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Old February 27th 18, 03:15 AM posted to rec.bicycles.tech
SMS
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Posts: 8,331
Default The lone 26er in a forest full of 29ers and 27.5ers

On 2/26/2018 12:34 PM, Joerg wrote:
On 2018-02-26 08:58, sms wrote:
I hate it when someone says "wow, I haven't seen skis/bikes/etc. like
that in a long time."

Yesterday went mountain biking in Wilder Ranch State Park north of Santa
Cruz http://oi66.tinypic.com/24y2x78.jpg.

I rode, my wife mostly walked her bike, a lovely 27.5er that she got
more than a year ago but had not yet ridden. For someone who barrels
down ski slopes, the same lack of fear did not translate to single track.

Waiting at one trail junction, someone commented, "wow you get extra
credit for doing this ride on an historic mountain bike."
http://www.mtbr.com/product/bikes/xc-hardtail/marin/bear-valley.html.


I see plenty of 26" MTB on trails. AFAIK most downhill bikes are 26".
However, rim brakes are really a thing of the past on MTB, and good
riddance to those.


I did install disc brakes on my 26"er Marin Bear Valley. It was all
prepped for discs.

After switching from 26" to 29" my confidence level on gnarlier trails
went way up. Initially a bit too much and one OTB event brought me back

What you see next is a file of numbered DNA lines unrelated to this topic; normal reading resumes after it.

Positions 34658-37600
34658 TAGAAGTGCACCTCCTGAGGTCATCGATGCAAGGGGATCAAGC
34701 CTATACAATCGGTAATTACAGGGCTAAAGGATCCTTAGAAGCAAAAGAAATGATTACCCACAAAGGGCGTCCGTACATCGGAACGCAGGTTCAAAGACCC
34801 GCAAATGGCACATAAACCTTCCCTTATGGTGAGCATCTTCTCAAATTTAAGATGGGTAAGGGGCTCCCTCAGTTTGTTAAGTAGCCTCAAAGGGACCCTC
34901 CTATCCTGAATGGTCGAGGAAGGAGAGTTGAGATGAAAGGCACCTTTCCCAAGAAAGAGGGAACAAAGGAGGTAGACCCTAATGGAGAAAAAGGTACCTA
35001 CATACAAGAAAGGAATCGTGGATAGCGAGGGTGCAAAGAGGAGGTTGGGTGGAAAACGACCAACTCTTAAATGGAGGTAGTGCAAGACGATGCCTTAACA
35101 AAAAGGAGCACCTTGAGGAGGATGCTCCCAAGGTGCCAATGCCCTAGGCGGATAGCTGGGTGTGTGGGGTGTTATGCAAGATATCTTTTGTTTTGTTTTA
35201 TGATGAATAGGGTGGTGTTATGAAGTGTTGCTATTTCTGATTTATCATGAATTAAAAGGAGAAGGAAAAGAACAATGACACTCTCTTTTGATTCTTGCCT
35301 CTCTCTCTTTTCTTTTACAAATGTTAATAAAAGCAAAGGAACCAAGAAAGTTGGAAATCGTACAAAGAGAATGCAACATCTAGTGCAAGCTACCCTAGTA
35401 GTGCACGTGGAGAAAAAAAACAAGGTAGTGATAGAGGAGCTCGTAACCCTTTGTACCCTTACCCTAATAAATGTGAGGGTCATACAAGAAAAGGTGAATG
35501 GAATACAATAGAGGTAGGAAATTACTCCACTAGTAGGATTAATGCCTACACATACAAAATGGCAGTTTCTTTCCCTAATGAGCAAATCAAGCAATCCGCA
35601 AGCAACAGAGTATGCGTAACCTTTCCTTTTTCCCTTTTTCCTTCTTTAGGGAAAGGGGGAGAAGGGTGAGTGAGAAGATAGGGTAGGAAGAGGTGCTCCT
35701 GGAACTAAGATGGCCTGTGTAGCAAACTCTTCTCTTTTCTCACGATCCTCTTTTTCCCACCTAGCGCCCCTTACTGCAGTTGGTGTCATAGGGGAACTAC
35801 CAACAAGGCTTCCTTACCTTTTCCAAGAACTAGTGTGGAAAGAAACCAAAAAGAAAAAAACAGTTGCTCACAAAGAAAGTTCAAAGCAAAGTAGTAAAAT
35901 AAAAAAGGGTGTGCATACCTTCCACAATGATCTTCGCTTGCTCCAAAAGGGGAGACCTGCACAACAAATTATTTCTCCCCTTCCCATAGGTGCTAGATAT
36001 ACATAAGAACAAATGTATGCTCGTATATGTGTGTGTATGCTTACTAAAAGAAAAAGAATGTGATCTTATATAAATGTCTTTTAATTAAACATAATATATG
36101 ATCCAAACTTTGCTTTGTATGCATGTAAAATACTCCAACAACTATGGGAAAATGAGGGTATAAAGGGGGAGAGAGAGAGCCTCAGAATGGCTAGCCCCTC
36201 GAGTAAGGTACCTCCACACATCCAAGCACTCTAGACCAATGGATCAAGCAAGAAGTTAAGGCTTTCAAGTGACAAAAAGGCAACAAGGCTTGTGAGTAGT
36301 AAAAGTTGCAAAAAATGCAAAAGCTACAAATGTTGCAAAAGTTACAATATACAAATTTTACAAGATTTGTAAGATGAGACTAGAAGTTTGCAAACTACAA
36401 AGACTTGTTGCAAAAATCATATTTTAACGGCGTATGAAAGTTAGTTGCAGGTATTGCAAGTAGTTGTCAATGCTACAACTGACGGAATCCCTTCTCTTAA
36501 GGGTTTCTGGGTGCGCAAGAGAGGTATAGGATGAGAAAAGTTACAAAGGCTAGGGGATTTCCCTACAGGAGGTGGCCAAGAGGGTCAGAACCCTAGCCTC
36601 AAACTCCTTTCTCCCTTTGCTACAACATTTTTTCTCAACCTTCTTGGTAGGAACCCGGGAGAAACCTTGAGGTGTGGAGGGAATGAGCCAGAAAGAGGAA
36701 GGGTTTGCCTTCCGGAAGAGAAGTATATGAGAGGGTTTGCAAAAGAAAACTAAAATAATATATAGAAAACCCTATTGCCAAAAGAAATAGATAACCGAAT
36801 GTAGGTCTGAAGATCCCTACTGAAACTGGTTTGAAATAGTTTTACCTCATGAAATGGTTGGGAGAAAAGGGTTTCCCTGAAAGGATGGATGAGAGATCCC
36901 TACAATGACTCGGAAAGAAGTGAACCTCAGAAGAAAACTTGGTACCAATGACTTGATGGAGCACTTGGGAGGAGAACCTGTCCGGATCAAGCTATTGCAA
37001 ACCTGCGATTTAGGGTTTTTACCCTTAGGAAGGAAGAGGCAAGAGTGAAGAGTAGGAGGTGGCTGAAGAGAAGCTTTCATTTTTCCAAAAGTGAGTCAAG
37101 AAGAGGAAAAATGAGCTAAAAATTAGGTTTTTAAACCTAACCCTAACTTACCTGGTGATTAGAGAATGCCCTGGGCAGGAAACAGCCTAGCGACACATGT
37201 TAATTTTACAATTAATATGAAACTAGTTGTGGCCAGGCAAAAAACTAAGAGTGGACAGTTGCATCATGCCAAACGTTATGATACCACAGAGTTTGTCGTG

in line.


Do they also increase traction on steep sections. There were areas where
my gearing was low enough, but I could not get traction to go up.

Time to ban horses in parks. They leave a mess and they destroy the
trails.



My experience is the opposite. Horses leave their poop all over but that
ain't so bad. Cyclists are too often the inconsiderate folks. They
rattle down a steep trail section with the rear tire locked, spewing
rocks and dirt everywhere. They chuck water bottles and then after a
flat fix they leave the nasty CO2 cartridges just where they dropped
them. Those are everywhere, even in the middle of bike lanes. I had a
few front wheel sideways jolts because of them.


What I see is that when the park has a sign saying "trails closed when
wet" the mountain bikers comply because it's hard to ride in mud, but
equestrians go right ahead and leave big holes from hooves when the mud
dries. I saw no ruts from bike tires but lots of holes from hooves.
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